The Referential Genitive is common in scientific applications: Bernouli’s Principle, Ockham’s Razor, etc.  The phrase communicates a reference to a concept, not that Ockham actually owns a razor.


When spelled “Down’s Syndrome” the concept being communicated is not that Dr. Down owned or even had the condition. It is expressing a referential relationship between a doctor and the syndrome to which he dedicated his career.

If you want to call it Down Syndrome, I’m totally cool with that: use whatever  feels right to you.  I’d just like to have the same opportunity.  If we can agree to let each other use our own spelling, we can join forces on something much more meaningful, like #JusticeForEthan.

I’m outta here – I’ve got to take my neighbor Prius to the bar to complain about Obama presidency.

Other Posts you Might Like:

Why a Diagnosis of Down’s Syndrome Just Doesn’t Matter.

The Big Myth about a Down Syndrome Diagnosis.

Can Bad Words Add Great Value?

A Year of Breakfasts.

Facebooktwittermailby feather

Leave a comment

Your email address will not be published. Required fields are marked *

17 thoughts on “It Doesn’t Matter How you Spell Down’s Syndrome.

  • spencercourt

    I was not aware of this “controversy.” The “logic” used by NDSS does not seem to apply to Alzheimer’s Disease. He did not have it; he just was the first to describe it.

    • Little Bird's Dad

      It’s a small controversy, but judging by the volume of email, one would think it should be covered on Oprah. 😉

      Good point about Alz. disease, I plan to borrow that argument. 🙂

      Quick question for you – your blog has a “translation” widget to translate it to other languages…where did you find that widget? Have you gotten feedback on the quality of the translations?

      Little Bird’s Dad

      • spencercourt

        What you do is go to:

        There is an option to enter a website page which will be translated to whatever language they have. After entering URL, you will be taken to the site and it will be in the labnuage you selected.

        Copy the link in the browser and save it to a text file. Do this for again for each language you want.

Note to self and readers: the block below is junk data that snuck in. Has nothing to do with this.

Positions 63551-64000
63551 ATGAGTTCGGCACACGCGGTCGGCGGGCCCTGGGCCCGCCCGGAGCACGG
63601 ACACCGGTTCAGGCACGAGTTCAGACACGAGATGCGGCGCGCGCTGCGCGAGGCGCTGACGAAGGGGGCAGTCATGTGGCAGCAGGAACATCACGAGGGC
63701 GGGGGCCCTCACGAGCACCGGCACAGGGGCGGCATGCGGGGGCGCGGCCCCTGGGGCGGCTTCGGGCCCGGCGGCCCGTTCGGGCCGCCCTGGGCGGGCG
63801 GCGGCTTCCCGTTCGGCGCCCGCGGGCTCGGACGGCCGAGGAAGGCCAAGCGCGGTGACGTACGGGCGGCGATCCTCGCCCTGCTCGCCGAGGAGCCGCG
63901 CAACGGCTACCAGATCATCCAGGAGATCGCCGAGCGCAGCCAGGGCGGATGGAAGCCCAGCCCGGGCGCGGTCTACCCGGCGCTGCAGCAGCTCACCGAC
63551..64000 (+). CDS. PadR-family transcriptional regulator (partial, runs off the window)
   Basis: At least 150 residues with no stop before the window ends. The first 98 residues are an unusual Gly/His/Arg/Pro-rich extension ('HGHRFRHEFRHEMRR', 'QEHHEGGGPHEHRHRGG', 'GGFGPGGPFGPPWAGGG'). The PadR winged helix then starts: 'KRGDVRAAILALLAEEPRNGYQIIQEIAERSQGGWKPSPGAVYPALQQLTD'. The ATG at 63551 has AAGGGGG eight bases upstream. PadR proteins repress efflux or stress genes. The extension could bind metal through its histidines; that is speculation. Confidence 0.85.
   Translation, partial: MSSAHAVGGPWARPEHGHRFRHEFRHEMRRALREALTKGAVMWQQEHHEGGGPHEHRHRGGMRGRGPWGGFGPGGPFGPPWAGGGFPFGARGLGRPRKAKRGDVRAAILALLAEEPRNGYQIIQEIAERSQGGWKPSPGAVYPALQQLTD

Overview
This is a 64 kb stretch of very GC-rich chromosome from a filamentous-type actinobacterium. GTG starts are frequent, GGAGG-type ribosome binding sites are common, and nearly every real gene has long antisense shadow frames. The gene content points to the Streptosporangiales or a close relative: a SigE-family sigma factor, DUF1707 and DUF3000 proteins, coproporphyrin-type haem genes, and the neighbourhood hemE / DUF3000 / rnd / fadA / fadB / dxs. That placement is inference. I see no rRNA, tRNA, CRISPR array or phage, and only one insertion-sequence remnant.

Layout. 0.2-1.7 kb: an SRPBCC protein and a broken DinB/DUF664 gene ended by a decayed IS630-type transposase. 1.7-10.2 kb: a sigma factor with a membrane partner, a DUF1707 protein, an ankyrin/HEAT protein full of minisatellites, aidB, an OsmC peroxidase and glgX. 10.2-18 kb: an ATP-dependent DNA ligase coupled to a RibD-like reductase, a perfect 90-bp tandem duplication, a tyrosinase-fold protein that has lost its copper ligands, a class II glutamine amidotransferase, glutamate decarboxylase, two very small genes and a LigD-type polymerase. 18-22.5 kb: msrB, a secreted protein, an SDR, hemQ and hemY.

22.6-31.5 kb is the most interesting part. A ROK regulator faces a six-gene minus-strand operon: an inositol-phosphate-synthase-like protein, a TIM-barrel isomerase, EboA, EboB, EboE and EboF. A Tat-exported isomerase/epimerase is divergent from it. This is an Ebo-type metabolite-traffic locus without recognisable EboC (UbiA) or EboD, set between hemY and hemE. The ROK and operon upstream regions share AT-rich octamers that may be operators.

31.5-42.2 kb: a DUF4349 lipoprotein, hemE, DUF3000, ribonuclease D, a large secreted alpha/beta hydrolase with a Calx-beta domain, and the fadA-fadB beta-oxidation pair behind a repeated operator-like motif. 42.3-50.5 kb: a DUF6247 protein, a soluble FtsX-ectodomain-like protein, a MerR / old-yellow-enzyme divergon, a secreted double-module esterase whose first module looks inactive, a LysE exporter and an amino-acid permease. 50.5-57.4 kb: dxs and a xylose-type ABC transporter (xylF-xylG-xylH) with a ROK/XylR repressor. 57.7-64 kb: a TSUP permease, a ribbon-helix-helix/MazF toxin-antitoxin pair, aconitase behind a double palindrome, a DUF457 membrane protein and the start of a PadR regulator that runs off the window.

Then, use WP widgets to create a text file with links to the saved URLs.

        You are the only one to have commented on those translation links. I like tot think it is bringing some folks but since my keywords are only in English….not sure how they would find my blog. Maybe if they knew enough English to search and then read translated page.

        Or…translate keywords into a few languages and put them in there. I think I ill start doing that…

        • Little Bird's Dad

          Awesome….thanks for the info. I’m going to give it a shot…on this blog, I’m sure I’ll have to find the widget-workaround (, but on my work blog, this will be a huge competitive edge in the Texas and SW markets where my clients are.

          Thanks, and looking forward to seeing you back!


  • richardbailey1

    I’ve always thought that ‘Down syndrome’, makes it sound really miserable.
    As in, that syndrome really brings me down.
    I much prefer how we use it in Britain, Down’s syndrome.
    As in, it is just a syndrome that Dr Down recognised.

    Good stuff LBD.

  • juliechallenges

    Personally, I’m Australian, and I do prefer people to say that my son has Down Syndrome, rather than Down’s Syndrome. But my pet peeve really is when people say “that’s a Down’s kid/child”, or a Down’s Syndrome child” or even “Down Syndrome” child. Rather, I point out to them that he is a child *with* Down Syndrome – big difference!

    He is a child who just happens to have Down Syndrome! In fact, I like to point out that he has more than one disability. When strangers ask hesitatingly, “Does he have….?”, I sometimes (truthfully) answer, “Yes! He is autistic”. Haha!

    One more peeve: people who say my son “suffers” from Down Syndrome. What suffering?? He is having the time of his life.

  • ukechick

    Interesting, my daughter with Down’s Syndrome also has DeGeorge’s Syndrome. I’ve never heard it referred to as DeGeorge Syndrome. I suppose there aren’t enough parents out there with kids like mine who are looking for an argument.
    Seems a fairly silly debate, doesn’t it?
    But yes, I do insist that if one must comment on the fact that my kid has DS that she is referred to as a “kid with DS” and not as DS or a DS kid. Ooh, how I hate that! And yeah, she does not suffer from DS. She suffers from idiots who make assumptions. lol